Things haven’t exactly gone according to plan for the Giants. A year after winning the Wild Card game, they’ve got the worst record in baseball and, as of right now, a 7% chance of making the playoffs. They’ve lost their ace to a foolish dirt-bike accident, and their starters at shortstop and center field, as well as their closer, are on the DL. They’ve scored the second-fewest runs of any team, and their run differential of -69 makes that even worse. It’s May 10th and the Giants may already be dead.
Teams this far out of the playoff picture typically make the most of it by offloading pieces to contenders in exchange for prospects. It’s much too early in the year for theoretical contenders to be pushing their chips to the center of the table just yet, but it’s not too early for them to be surveying the shape of the market. Unfortunately for both buyers and San Francisco, the Giants may not have many pieces to pick over.
Players who get moved at midseason usually don’t have much time remaining on their contracts before they hit free agency. They’re guys who may not be around when the selling team is making its next playoff run — or whom the club can otherwise afford to replace. The Giants have pretty much their entire core under contract for next year. Only Hunter Pence and possibly Denard Span (depending on how the Giants decide to handle his option) will leave for free agency following 2018’s conclusion. They’ll have Bumgarner back at full strength next year, and in the unlikely event that Johnny Cueto doesn’t opt out, he’ll be there, too. If Cueto does opt out, this upcoming free-agent class doesn’t lack for premium starting pitching, on which the Giants have repeatedly shown themselves willing to spend.
That’s all a somewhat roundabout way of saying that the Giants don’t exactly have a ton of expendable trade chips at the moment. This season doesn’t look like the start of an irreparable decline as much as it looks like a rather large bump in the road. There’s no reason the Giants can’t be competitive next year, even if they do lose Cueto. But barring a massive resurgence and excellent play from their currently injured players, the Giants aren’t going anywhere this year, and they’re not really in a position to better prepare themselves for the future.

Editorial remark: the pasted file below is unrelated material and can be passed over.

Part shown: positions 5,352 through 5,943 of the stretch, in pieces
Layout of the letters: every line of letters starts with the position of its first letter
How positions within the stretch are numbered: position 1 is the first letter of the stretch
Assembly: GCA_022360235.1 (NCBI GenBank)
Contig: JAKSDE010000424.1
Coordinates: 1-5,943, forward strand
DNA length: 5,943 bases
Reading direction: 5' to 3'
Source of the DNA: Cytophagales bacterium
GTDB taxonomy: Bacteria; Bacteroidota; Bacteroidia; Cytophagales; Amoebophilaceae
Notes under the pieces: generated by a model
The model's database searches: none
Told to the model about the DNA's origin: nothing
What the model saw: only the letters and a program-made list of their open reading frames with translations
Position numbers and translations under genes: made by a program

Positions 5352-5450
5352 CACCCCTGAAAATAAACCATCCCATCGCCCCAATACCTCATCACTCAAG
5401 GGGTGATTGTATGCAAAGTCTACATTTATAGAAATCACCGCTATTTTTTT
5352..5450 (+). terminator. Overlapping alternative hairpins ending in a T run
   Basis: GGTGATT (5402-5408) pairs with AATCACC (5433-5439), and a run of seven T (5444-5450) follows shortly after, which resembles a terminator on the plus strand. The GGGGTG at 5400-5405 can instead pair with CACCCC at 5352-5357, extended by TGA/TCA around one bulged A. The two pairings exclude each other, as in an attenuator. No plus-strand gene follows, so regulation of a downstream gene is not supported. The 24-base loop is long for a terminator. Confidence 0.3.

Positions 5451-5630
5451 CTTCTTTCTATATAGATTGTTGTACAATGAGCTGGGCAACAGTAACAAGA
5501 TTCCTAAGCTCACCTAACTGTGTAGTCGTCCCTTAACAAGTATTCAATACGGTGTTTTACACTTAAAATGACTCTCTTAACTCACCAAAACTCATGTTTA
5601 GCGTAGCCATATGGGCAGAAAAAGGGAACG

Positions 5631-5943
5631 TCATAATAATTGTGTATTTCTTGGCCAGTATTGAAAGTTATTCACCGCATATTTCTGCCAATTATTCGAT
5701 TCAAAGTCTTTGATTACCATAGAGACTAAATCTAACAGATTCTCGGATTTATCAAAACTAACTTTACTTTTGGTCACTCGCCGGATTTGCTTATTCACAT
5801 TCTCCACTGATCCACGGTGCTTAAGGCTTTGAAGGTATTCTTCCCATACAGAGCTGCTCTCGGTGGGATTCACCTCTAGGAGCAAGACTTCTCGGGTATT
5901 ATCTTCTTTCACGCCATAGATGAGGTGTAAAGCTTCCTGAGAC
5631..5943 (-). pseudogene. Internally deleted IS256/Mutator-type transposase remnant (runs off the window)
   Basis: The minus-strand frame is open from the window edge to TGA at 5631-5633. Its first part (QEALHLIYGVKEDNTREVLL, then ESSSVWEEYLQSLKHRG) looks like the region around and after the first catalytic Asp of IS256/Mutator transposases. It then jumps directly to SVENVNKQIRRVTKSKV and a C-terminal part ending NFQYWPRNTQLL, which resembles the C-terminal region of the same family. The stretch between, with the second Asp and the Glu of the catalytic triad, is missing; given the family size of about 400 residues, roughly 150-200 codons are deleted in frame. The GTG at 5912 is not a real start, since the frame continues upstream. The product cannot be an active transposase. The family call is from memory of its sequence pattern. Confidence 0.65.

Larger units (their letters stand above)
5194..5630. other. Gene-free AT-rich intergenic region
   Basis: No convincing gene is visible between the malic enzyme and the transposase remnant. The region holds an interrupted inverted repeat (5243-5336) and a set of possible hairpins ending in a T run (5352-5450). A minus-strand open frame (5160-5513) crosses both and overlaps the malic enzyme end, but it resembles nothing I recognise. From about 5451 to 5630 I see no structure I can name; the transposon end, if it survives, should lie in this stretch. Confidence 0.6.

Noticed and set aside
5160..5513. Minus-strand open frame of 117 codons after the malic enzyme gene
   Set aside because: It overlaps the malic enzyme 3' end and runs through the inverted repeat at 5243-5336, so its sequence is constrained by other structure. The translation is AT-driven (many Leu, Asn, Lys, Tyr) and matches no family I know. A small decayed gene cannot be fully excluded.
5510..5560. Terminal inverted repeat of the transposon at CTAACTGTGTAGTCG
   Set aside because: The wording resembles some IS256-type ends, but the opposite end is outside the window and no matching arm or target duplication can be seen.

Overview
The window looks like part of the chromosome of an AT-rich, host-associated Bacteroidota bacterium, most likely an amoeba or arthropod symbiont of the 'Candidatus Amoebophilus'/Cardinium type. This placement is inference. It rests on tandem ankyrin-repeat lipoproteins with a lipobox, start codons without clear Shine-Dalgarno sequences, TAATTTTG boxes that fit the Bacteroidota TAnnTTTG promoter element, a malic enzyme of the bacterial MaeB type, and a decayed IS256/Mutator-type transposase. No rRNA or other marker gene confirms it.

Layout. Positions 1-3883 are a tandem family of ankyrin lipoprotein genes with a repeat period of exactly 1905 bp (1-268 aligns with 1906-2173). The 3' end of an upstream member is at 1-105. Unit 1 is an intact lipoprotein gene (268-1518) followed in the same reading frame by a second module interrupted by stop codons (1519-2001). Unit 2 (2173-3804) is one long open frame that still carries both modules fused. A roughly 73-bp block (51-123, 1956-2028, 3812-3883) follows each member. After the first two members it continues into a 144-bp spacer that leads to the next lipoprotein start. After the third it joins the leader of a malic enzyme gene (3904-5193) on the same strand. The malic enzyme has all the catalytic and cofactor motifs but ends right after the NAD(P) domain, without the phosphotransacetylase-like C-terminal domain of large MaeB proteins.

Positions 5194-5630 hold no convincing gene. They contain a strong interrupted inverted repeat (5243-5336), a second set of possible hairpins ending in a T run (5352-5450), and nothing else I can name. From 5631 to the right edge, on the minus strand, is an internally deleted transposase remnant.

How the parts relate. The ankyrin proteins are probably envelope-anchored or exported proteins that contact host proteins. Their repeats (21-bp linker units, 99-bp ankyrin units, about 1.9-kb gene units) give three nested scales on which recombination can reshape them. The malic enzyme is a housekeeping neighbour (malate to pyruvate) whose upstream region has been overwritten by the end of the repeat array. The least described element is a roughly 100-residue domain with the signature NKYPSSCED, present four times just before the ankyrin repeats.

San Francisco has two notable players in their walk years: Matt Moore and Eduardo Nunez. The latter broke out in a big way last year, but has struggled to a 66 wRC+ thus far. He certainly becomes much more interesting if he starts to hit again. Even if he does, though, it’s hard to imagine the Giants getting much of worth for him. Moore is in a somewhat similar situation in that he hasn’t been pitching well, but he does have two club options on his current deal that could keep him out of free agency until after the 2019 season. Left-handers are always in demand, and he could be moved if he finds a groove.
Cueto could also be moved if the Giants anticipate that he’ll opt out, but that’s a much more complicated situation. San Francisco would be forfeiting the chance to put a qualifying offer on Cueto, and potential buyers could be wary of taking a chance on him, knowing that he’d be much more likely to opt in if he gets hurt following the trade. The acquiring team would then be saddled with a rather large payroll commitment for the future.
Theres no slam-dunk trade candidate here. The Giants could theoretically dangle someone like Hunter Strickland, who’s having himself a fine year. He’s cheap and controllable, though, and San Francisco would surely like to have him around if and when they try to contend in 2018. There’s a caveat with almost every player. The Giants are stuck between a rock and a hard place right now, caught in a limbo that was nearly unforeseeable. The struggles of the team weren’t initially surprising, but the Madison Bumgarner injury opened an even deeper wound, one that couldn’t have come at a worse time given Cueto’s possible departure at season’s end. The Giants can still make a run at contention next year, but it’ll be much harder without Cueto around. This was to be their last real hurrah, with the two aces forming the backbone of the team. Instead, they’ve been crippled.
Flipping pieces from the big-league roster for prospects is the one meager silver lining of a bad season. The Giants may not even be able to do that. They’ll need all that they can salvage for next year, and their expendable assets are performing too poorly to capitalize on. It’s unfortunate, seeing as they had just two prospects on our pre-season top 100 list (one of whom has already made his debut). The Giants lack minor-league depth, and it’s one of the reasons they’re in bad shape. It’s the reason they’re sending Nunez to have adventures in left field, and why Gorkys Hernandez is still being run out in center field despite already amassing -0.7 WAR on the year.
This may just be a long, arduous slog of a season for San Francisco.
Nick is a columnist at FanGraphs, and has written previously for Baseball Prospectus and Beyond the Box Score. Yes, he hates your favorite team, just like Joe Buck. You can follow him on Twitter at @StelliniTweets, and can contact him at stellinin1 at gmail.